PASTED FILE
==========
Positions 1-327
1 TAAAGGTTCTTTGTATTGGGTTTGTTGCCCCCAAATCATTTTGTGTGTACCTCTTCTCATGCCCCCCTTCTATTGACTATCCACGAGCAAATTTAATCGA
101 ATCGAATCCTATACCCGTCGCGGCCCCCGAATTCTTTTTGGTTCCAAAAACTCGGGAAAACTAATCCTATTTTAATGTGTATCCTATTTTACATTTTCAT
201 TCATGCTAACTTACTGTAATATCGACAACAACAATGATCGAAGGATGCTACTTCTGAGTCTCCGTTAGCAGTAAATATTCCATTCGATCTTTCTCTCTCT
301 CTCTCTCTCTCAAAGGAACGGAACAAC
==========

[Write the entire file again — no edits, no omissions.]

Positions 1-327
1 TAAAGGTTCTTTGTATTGGGTTTGTTGCCCCCAAATCATTTTGTGTGTACCTCTTCTCATGCCCCCCTTCTATTGACTATCCACGAGCAAATTTAATCGA
101 ATCGAATCCTATACCCGTCGCGGCCCCCGAATTCTTTTTGGTTCCAAAAACTCGGGAAAACTAATCCTATTTTAATGTGTATCCTATTTTACATTTTCAT
201 TCATGCTAACTTACTGTAATATCGACAACAACAATGATCGAAGGATGCTACTTCTGAGTCTCCGTTAGCAGTAAATATTCCATTCGATCTTTCTCTCTCT
301 CTCTCTCTCTCAAAGGAACGGAACAAC